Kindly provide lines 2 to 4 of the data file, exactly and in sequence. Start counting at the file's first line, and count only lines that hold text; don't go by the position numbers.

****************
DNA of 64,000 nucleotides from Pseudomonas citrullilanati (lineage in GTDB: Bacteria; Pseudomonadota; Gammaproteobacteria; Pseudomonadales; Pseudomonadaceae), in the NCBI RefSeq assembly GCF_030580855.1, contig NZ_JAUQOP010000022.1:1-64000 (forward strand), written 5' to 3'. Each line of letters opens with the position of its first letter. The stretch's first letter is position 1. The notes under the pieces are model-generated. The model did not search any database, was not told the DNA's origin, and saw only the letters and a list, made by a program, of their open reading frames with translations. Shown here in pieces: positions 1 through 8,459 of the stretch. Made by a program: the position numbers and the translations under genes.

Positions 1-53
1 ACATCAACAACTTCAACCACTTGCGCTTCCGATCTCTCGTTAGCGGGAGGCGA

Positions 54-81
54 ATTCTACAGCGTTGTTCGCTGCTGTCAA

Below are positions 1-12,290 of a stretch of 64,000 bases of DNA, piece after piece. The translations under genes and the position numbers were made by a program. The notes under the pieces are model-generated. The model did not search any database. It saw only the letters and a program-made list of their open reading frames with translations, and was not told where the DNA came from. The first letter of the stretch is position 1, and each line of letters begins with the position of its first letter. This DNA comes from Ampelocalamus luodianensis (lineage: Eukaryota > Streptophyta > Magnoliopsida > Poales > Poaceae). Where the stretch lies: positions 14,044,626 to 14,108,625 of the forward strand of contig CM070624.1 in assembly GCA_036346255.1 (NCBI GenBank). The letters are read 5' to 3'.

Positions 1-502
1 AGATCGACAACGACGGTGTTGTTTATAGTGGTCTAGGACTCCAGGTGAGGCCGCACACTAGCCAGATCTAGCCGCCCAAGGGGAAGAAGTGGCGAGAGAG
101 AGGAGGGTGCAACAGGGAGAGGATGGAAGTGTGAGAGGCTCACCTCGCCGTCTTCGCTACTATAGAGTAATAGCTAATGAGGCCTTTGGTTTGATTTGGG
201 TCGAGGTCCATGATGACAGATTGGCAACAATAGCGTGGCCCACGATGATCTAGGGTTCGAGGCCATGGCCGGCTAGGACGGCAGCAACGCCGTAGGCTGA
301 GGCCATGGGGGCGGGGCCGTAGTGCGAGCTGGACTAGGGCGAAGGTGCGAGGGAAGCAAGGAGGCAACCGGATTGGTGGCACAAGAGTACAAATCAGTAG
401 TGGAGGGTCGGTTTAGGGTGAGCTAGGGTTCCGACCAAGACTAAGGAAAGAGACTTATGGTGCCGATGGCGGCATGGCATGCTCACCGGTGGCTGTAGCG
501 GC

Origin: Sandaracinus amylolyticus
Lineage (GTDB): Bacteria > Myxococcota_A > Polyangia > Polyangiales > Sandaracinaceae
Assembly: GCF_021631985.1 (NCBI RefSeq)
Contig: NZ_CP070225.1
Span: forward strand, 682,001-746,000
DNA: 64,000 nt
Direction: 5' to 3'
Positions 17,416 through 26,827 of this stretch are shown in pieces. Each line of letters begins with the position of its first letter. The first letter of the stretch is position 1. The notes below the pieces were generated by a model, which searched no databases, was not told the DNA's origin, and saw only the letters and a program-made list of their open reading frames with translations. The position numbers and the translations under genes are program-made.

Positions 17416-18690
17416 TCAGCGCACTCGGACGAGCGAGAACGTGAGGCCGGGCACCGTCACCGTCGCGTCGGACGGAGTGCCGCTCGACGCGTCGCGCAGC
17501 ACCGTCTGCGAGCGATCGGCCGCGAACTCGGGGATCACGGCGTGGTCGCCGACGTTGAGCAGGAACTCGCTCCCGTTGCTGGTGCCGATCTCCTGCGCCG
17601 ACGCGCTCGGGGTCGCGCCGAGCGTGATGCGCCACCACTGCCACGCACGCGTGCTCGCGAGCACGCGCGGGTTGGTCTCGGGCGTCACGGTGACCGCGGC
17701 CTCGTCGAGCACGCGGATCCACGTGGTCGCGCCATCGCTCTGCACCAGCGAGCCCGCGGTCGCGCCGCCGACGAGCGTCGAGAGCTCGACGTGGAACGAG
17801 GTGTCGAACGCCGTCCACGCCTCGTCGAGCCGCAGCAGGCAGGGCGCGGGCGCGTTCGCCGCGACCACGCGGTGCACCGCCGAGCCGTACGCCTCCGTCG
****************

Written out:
Positions 1-53
1 ACATCAACAACTTCAACCACTTGCGCTTCCGATCTCTCGTTAGCGGGAGGCGA

Positions 54-81